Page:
My interests and my work are the same thing right now. I’m totally fulfilled in how I spend my time at work and at the ranch.
When I’m not at work or commuting to the ranch, I serve on the board of the Pikes Peak Cattleman’s Association, Central Colorado Soil Conservation District, and Nature Conservancy Advisory Council. Most recently, I was invited to the Colorado Agriculture Leadership program.
What are the hardest decisions you’ve had to make?
I’m still very young in my career, so this is a hard question to answer. I’m at a point where I’m very fulfilled in the work that I do.
Right now, I think I’m nearing the hardest decision I will have to make. That is whether I need to leave a job I love to managing the ranch full time. On a day-to-day basis, it is a challenge to be present with what I’m doing. Whether it is checking emails for my job when I’m on the ranch or thinking about the ranch when I’m at my desk in Denver.
Tell us about any mentors or figures that are crucial to how you see the world or what you’ve chosen to do.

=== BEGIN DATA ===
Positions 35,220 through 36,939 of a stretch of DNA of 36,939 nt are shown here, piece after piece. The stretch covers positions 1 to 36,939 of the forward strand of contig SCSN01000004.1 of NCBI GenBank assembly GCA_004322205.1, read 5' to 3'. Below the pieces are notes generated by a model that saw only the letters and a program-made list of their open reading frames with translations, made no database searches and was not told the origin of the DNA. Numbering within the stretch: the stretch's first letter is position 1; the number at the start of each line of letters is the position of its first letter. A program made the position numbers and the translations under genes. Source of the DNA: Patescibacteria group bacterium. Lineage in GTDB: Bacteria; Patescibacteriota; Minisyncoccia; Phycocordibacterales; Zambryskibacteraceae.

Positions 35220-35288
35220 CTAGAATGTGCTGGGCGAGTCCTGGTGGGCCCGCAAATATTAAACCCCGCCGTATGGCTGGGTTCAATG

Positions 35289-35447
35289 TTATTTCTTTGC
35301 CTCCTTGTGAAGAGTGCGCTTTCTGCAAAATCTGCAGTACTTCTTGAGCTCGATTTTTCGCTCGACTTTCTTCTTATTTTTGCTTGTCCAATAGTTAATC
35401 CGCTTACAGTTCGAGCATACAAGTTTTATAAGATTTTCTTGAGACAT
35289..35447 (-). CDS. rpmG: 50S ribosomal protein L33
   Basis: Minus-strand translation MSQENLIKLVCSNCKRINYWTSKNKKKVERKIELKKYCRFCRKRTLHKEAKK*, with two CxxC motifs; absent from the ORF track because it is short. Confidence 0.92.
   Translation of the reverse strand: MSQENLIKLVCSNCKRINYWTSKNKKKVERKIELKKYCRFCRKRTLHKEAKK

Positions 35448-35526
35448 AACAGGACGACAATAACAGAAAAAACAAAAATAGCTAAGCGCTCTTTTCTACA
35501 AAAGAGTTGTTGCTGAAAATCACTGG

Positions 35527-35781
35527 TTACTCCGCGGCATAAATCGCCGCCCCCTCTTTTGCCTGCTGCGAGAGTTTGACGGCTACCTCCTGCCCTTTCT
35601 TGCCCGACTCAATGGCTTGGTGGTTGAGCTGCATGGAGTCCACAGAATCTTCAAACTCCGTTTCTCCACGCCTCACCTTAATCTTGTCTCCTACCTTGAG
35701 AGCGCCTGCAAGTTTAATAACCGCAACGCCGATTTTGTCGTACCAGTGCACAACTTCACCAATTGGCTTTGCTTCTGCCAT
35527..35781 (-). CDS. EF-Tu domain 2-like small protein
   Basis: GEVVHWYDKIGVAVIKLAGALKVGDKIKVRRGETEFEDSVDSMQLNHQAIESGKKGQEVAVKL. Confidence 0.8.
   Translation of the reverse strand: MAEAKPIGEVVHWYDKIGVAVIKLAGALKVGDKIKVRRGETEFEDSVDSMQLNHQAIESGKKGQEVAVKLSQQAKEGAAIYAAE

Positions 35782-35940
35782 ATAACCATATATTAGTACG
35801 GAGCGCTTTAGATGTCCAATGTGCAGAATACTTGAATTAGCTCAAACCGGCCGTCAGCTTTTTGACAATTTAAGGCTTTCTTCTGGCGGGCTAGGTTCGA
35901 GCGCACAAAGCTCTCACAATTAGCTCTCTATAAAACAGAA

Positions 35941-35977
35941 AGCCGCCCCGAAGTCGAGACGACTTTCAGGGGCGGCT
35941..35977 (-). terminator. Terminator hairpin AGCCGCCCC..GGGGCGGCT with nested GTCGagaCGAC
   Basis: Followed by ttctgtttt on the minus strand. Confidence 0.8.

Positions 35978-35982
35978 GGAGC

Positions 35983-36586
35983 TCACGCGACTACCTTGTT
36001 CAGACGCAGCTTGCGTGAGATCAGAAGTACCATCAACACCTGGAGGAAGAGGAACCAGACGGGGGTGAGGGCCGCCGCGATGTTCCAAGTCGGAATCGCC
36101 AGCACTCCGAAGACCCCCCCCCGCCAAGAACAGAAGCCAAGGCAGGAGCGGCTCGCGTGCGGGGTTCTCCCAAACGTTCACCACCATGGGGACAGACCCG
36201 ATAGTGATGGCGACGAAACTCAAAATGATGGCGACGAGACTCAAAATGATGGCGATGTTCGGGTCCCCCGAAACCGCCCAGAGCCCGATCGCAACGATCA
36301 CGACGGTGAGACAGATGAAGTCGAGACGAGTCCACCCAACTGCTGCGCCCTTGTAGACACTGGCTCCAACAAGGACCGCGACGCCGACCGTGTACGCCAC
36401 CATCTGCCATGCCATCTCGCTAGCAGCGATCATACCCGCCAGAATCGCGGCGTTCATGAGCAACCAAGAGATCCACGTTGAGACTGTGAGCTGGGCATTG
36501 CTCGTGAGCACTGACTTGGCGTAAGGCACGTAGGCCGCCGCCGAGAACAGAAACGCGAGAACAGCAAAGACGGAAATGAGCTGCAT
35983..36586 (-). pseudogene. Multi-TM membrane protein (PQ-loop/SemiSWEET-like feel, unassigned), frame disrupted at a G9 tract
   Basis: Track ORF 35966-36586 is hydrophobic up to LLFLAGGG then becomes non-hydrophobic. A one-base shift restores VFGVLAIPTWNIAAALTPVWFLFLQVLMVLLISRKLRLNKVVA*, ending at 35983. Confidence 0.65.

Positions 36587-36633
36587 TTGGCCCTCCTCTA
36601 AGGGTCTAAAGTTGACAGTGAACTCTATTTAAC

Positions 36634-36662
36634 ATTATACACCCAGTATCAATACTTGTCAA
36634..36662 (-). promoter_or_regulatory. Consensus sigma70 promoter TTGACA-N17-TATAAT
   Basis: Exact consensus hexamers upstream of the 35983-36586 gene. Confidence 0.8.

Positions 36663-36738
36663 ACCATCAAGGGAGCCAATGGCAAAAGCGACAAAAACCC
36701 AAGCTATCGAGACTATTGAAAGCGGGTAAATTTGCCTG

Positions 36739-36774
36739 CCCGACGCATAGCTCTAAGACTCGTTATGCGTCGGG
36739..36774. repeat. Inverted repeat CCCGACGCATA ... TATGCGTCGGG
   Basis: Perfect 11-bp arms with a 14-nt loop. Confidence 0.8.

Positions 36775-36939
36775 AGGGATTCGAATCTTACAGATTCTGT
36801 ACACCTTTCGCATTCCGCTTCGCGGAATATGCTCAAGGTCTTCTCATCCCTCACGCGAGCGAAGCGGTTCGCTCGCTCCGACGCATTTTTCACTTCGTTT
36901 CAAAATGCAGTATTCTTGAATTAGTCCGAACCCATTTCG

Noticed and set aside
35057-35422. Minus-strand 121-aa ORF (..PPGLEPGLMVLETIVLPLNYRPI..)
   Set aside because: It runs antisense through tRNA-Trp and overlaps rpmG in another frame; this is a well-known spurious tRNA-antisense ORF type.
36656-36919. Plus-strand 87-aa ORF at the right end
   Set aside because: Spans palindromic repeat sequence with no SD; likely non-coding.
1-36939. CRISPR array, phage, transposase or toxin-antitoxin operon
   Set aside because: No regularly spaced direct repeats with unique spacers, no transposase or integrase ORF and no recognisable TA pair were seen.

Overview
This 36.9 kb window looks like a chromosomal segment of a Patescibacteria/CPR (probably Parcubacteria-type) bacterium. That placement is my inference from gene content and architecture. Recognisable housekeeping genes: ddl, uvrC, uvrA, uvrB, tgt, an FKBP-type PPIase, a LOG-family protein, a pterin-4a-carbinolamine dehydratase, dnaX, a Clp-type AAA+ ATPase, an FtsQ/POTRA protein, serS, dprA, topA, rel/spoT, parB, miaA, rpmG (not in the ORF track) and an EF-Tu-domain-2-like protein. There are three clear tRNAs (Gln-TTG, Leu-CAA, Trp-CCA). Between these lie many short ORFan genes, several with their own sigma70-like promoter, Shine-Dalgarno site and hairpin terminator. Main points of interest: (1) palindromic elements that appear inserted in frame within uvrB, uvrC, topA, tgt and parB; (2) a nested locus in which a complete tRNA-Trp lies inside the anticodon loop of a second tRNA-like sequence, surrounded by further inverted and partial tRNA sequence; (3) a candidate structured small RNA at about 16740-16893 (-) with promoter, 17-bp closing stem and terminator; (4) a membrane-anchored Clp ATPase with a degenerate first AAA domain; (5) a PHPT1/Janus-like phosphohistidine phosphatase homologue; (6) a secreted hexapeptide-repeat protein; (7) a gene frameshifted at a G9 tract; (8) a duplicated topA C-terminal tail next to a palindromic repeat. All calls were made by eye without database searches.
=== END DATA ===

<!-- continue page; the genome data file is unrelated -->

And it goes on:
My immediate family: they influenced me beyond means. My dad, his work and his life. My mom as well.
I have been really, really lucky. I’m so lucky to be surrounded by great women but also great mentors, men & women.
What do you consider to be your greatest success this far?
I have had some pretty wonderful wins so far. The greatest success in my relatively young career would be that I feel fulfilled on a daily basis by the work that I’m doing.
Oh, and that my mom and I are working together to manage the ranch and we still enjoy each other’s company.
What has been your greatest failure and what did you learn from it?
My greatest failure is a challenge I’m still facing today. We decided to lease a piece of our property, and that arrangement has turned out to not be the best situation. It has weighed heavily on the ranch, particularly its legal and financial capacity. But the ranch has a lot of opportunities to grow.